Seizure of phone records raises free press issue

Secret subpoena of office and home telephone records of the New York Times Atlanta bureau by the US Department of Justice is the first such action to come to light since a series of similar seizures during the Nixon administration.

It occurred within the context of steps by the Carter administration to try to plug leaks to the news media.

Following major leaks to the press on the Abscam investigation, the Justice Department administered polygraph (lie detector) tests to government prosecutors and has conducted "stern intenal inquiries" of many other employees, says New York attorney Floyd Abrams, who specializes in cases involving First Amendment issues.

Attorney General Benamin Civiletti, under investigation by his own department for his role in the Billy Carter-Libya case, has adopted a policy giving broader significance to polygraph tests. Under the new policy, a "negative inference" can be drawn from any employee's refusal to take a test, a department spokesman says. Previously no inference was made on the basis of refusal.

"Things are getting very tight over at the Justice Department," says Tony Marro, Washington Bureau Chief of Newsday. Some Justice Department sources will not speak candidly "until they hear those quarters" being fed into pay phones, he said. And one US attorney, he adds, slipped out of his office and returned a call to the press from a neary pay phone.

Such caution appears to reflect a growing concern about possible seizure by the Justice Department of phone company records of reporters.

"None of this comes close to the mood in the Nixon administration," however, says Mr. Abrams. But Jack Landau, director of the Reporters Committee for Freedom of the Press, says the subpoena of the New York Times Atlanta bureau toll call records is "absolutely as intrusive and destructive as anything the Nixon administration did in this area."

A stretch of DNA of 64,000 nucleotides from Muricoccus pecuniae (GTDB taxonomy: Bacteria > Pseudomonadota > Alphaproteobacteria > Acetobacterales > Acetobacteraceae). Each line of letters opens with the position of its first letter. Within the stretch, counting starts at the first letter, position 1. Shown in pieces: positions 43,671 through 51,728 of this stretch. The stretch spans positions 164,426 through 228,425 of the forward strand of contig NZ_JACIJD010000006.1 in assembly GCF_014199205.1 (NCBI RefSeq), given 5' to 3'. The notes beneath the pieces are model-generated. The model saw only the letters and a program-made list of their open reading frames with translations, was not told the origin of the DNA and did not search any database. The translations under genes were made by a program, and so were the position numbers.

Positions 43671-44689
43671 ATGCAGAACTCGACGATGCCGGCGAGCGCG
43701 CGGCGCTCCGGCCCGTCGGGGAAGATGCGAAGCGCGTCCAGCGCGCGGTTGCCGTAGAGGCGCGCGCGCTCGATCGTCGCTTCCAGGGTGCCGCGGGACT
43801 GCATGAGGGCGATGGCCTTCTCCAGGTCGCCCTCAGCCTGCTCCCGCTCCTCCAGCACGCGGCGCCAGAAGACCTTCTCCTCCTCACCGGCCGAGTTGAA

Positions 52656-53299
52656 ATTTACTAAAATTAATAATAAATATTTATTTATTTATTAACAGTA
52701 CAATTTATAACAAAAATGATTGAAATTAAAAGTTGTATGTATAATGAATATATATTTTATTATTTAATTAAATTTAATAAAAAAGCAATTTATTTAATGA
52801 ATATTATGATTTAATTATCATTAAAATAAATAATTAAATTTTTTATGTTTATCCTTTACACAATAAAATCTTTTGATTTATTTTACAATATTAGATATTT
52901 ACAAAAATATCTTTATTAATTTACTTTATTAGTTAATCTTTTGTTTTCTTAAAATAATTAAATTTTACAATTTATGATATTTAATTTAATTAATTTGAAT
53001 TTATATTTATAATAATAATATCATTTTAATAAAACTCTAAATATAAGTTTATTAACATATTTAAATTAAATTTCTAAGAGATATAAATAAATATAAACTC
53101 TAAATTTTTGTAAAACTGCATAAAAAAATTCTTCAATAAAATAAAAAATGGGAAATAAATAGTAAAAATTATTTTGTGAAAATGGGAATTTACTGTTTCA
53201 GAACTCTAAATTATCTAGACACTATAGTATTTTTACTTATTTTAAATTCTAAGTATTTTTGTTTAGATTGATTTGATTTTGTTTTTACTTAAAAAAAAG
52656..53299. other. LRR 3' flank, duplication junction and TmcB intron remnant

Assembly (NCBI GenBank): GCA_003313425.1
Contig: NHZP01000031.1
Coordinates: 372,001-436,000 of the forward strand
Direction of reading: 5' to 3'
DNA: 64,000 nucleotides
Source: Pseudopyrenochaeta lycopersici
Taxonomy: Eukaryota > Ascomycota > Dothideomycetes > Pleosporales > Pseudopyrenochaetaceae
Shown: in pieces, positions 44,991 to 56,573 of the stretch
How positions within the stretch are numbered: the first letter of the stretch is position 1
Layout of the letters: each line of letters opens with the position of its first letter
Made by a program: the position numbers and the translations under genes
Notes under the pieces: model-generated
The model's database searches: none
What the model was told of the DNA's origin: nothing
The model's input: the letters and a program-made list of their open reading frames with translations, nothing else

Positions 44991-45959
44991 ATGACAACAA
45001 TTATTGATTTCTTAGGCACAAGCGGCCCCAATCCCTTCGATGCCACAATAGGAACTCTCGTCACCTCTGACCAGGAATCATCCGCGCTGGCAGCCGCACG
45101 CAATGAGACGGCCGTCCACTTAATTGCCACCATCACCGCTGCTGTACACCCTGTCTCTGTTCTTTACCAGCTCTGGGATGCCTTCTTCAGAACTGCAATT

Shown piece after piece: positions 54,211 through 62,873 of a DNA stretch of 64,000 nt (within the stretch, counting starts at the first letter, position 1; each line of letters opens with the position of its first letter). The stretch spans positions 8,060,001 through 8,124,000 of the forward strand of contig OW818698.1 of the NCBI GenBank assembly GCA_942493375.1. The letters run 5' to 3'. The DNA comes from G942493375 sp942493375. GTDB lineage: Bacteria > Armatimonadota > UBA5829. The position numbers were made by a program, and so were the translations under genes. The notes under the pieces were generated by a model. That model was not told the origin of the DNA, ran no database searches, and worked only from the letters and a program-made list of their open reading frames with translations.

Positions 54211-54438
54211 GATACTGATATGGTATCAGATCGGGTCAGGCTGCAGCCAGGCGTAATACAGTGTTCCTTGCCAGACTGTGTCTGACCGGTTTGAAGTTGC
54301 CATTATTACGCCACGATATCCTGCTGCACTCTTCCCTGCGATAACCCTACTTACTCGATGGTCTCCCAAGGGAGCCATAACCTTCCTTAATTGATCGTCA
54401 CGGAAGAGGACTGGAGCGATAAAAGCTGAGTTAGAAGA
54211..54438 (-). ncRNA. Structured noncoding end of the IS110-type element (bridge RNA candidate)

Although the records of calls made between October 1978 and March 1979 from the Atlanta bureau and from the home of correspondent Howell Raines were subpoenaed on June 6, the Southern Bell Telephone Company, warned that earlier disclosure might interfere with a criminal investigation, did not notify the Times of the seizure until Sept. 3. It was following a rule established about two years ago by the parent American Telephone & Telegraph Company. The rule requires immediate notification to subscribers whose toll-call records are subpoenaed -- unless the phone company is asked by the Justice Departments to wait 90 days.

John C. Keeney, a deputy assistant attorney general, says he made the decisin to subpoena the Times telephone records in an attempt to "track down the [ Justice] Department employee" who leaked a report that could seriously jeopardize the rights of a non-employee charged with a "serious crime," Mr. Keeney declined to say which report was leaked or whose rights were thereatened by the leak.

Although Justice Department regulations require approval by the Attorney General before news media records can be subpoenaed, Mr. Keeny did not seek such approval, since he was subpoening records of the phone company, not the newspaper.

During the period covered by the seized records, Howell Raines, the Time's Atlanta bureau chief, was investigating FBI knowledge of alleged illegal activities in the 1960s of an FBI informant in the Ku Klux Klan, Gary Thomas Rowe. Mr. Rowe is charged with murder in connection with an incident that occurred in the '60s.

Stories by Mr. Raines apparently led to an intenal investigation by the Justice Department of its conduct in the case. The resulting report, labeled "secret," was highly critical of the FBI and former director J. Edgar Hoover. A copy of the report was obtained by Raines, who published its contents in two Times articles in February.

The New York is considering legal action

of 5 stories this month > Get unlimited stories
You've read 5 of 5 free stories

Only $1 for your first month.

Get unlimited Monitor journalism.